What is an SFTP Client?

Instructor: Louay Chebib

Louay is a Doctor of Management in Organizational Leadership with a Specialization in Information Systems and Technology

Ever wonder how to copy files between computers, or even why you would want to? What is FTP? What is SFTP? And what in the world is an SFTP Client? In this lesson, we will define these terms, compare FTP to SFTP, and explain the concept of an SFTP Client.


It is easy to talk about files and file transfer without remembering that a file is just a place to keep information. A traditional file contains pieces of paper, photographs, ledgers, and/or any other physical items that someone has considered valuable. A digital file serves the same purpose. A digital file may contain user information in the form of a document, a spreadsheet, or other structured data file, or a piece of media such as a photo, a sound clip, or a video; other files may contain information used by computer programs or the computer operating system. A digital file is the basic storage unit on any computer system.

A Payroll Example

Consider that you are operating a business; you have a timekeeping system that records your employees' hours. You have an accountant who prepares the payroll and takes care of the tax reporting. Every pay cycle, you need to send the current timekeeping information to the accountant. How do you do that? There are several options.

For example:

  • You can print out the records on paper and mail or fax them,
  • You can email the timekeeping file to the accountant,
  • You can copy the file onto a removable storage device like a USB thumb/stick drive and mail the drive.
  • You can share your drive with the accountant directly or via the cloud, or
  • You can use a file transfer program to send the file.

Printing out the information on paper means that someone will need to reenter it into the accountant's system. Email may be a good option, but most email programs limit the size of files that may be sent, and email requires manual intervention on both sides. Sending data on a removable storage device was once the only viable option for very large files, but that takes time. Sharing a drive may be viable alternative. It requires a stable communications connection, but may also require some technical expertise and cost to setup and maintain the share.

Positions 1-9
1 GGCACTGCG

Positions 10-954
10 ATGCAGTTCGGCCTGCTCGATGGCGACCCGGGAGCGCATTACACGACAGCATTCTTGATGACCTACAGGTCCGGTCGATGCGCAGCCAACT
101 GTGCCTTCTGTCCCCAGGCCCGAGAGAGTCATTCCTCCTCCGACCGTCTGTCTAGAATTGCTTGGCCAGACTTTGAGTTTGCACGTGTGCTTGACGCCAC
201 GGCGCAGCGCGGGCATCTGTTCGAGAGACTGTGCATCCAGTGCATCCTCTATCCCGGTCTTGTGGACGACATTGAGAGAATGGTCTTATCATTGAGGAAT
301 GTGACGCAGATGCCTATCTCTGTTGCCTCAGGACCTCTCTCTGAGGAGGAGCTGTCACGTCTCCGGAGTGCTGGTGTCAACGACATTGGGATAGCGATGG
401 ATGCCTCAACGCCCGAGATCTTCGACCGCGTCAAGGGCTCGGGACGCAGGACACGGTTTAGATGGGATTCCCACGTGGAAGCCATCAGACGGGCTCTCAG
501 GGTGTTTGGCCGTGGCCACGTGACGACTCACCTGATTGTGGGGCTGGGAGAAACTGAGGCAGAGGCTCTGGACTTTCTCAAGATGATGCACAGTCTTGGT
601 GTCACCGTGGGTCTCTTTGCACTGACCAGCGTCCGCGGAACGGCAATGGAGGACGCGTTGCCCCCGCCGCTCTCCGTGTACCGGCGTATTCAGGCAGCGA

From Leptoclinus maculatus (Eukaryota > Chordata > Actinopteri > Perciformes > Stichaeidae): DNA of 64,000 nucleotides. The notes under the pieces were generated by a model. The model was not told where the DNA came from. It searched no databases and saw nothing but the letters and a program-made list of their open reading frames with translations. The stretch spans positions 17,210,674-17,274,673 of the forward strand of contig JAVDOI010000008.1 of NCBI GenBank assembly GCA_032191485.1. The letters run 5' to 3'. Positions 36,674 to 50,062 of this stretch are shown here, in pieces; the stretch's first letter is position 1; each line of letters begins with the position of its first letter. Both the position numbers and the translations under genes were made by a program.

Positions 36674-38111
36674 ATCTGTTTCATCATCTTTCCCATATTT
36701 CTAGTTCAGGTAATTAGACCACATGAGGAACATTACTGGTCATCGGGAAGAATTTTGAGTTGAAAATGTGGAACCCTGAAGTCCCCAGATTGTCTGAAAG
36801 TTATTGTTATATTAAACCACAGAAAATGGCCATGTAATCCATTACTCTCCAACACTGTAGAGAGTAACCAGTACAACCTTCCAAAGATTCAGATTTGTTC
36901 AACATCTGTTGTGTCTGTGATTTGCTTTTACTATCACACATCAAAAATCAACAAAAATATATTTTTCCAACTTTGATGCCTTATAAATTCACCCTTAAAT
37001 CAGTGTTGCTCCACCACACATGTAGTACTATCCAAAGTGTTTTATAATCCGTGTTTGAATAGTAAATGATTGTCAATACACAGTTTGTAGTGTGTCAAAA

File Transfer Protocol (FTP) is a built-in tool that lets computers copy files using a data network. FTP transfers have built-in integrity-checking functions that make sure that data files arrive correctly and many programs allow for automated file transfers. Transferring files between computers is part of everyday data processing. Since high-speed data networks connect computers from all over the world, FTP tools can copy files to any computer that is connected to the network.

Since FTP is not secure, it would not be the best choice for payroll or other sensitive data. Secure File Transfer Protocol (SFTP) was developed to safely copy files using FTP transfers. SFTP Clients use the Secure Socket Shell (SSH) Protocol to create a secure connection. The client allows the user to create a secure connection where an FTP transfer can copy a file using the SSH secured connection. The SSH protocol is commonly used by many Internet based applications to create secure connections where sensitive data can be exchanged, e.g. SSH is used to secure your password when you sign into your bank's website.

Transferring files using SFTP requires an SFTP Server and SFTP Client software. SFTP Client software tools allow users to logon to remote SFTP servers and create secure communication channels to send or receive files. There are many SFTP client software packages. These include: BitKinex, IPswitch, SWISH, and WinSCP. Most SFTP client software packages include a graphical user interface (GUI); some allow users to create and use scripts that may be used to create automated file transfer processes.

For example: To transfer a file using SFTP:

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